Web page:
In its review of the data, the FDA’s scientists determined that the vaccine was safe for kids ages 6-17, with similar types and rates of adverse reactions as those reported among adults. The safety of the vaccines was one reason why the FDA delayed reviewing Moderna’s vaccine data for this age group, which were submitted in June 2021. After Moderna submitted this data, studies showed that adolescents who were vaccinated with Moderna’s shot in the U.S. and other countries—including in the U.K., Europe, and Canada—had a two to seven-fold higher risk of developing dangerous inflammation of the heart tissues, known as myocarditis,Comparing to children vaccinated with Pfizer-BioNTech’s shot, which is made with similar mRNA technology and was authorized in the U.S. in May 2021. The risk appeared highest among young males between ages 18 and 24, and the CDC launched an investigation to determine if Moderna’s vaccine posed any higher risk compared to Pfizer-BioNTech’s. The most recent data from CDC’s database that monitors side effects through May 2022 “do not support a difference in myocarditis/pericarditis risk for [Moderna’s vaccine] compared to [Pfizer-BioNTech’s vaccine],” the FDA review determined.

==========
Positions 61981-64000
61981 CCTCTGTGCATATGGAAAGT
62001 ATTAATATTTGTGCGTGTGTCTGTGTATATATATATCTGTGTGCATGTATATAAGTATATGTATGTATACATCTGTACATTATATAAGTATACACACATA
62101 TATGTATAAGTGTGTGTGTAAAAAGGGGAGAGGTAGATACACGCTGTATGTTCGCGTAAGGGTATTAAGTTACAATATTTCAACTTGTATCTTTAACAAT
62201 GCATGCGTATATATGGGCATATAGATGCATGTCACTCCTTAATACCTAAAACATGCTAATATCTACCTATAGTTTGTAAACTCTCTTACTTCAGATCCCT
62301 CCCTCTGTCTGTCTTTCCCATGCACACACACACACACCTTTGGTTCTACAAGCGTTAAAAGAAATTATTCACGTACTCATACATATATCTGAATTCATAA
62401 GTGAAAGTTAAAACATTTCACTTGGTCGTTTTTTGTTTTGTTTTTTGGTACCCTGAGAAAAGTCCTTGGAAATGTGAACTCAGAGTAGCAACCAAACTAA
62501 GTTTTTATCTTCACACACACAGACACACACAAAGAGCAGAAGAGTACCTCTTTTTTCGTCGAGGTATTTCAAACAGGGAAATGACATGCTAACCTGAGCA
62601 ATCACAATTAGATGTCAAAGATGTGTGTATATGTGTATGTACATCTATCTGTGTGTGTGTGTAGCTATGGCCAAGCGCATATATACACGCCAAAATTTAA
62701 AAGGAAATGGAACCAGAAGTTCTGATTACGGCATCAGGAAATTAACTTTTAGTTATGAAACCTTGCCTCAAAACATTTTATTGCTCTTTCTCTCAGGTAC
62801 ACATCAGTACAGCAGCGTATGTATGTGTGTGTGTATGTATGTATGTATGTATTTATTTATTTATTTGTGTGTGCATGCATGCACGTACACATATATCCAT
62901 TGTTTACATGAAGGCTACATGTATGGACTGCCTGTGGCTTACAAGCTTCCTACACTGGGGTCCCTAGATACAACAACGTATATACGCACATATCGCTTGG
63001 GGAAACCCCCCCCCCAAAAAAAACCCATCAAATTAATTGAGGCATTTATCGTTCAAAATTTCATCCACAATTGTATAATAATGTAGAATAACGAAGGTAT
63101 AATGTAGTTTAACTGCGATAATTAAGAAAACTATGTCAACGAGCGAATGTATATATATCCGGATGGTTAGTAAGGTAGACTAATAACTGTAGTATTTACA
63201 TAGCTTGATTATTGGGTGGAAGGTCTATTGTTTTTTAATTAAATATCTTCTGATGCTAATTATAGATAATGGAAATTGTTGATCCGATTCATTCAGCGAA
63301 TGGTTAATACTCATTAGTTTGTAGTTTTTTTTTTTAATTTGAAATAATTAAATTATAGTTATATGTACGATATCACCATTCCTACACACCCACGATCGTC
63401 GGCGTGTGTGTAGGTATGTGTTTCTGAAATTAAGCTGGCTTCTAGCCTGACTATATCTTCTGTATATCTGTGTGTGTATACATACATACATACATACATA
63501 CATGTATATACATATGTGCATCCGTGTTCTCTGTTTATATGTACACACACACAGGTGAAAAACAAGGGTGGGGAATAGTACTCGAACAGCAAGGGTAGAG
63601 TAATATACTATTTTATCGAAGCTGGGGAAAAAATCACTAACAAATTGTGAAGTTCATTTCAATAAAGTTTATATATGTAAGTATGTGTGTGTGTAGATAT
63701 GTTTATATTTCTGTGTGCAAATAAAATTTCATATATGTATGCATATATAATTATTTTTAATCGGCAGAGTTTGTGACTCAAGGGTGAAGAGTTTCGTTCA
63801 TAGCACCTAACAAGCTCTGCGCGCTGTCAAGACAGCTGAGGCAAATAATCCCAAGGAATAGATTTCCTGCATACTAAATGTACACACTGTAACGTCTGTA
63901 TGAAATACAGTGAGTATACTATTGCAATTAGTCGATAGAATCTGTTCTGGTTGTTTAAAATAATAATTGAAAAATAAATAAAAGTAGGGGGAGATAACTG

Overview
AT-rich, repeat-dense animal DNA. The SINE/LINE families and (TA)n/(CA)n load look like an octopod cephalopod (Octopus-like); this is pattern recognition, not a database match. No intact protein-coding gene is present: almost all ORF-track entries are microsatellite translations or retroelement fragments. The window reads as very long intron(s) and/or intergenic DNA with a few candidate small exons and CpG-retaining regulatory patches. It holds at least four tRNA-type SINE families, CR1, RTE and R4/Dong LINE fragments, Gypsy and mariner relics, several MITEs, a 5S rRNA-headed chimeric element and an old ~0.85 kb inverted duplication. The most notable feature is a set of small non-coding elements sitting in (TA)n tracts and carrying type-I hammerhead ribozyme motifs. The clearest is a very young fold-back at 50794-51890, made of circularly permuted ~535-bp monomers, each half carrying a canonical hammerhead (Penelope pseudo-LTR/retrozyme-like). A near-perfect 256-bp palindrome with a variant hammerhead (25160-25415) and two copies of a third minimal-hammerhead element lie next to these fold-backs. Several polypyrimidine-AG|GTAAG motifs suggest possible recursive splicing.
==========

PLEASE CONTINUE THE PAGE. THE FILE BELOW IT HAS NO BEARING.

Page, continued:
Moderna also asked for authorization to its vaccine at lower doses for children aged six months to six years. This request will be reviewed by the FDA Committee on June 15. The FDA committee will review the data Pfizer BioNTech has provided about vaccines in similar age groups, ranging from six months to four year old, during that meeting.

Having two vaccines for the pediatric population would provide more choice for parents eager to get their children vaccinated, and also potentially create more confusion if pediatricians or hospitals and pharmacies only stock one manufacturer’s shots. Although studies in adults have demonstrated that mixing and matching the two mRNA vaccines from Moderna and Pfizer BioNTech is effective and safe, those same studies are not yet applicable to children. However, experts believe that they can safely be used in pediatric populations.

If the CDC panel also recommends the Moderna vaccine for this pediatric population, the U.S. government says doses could be shipped to hospitals, doctors’ offices, and pharmacies beginning the week of June 20.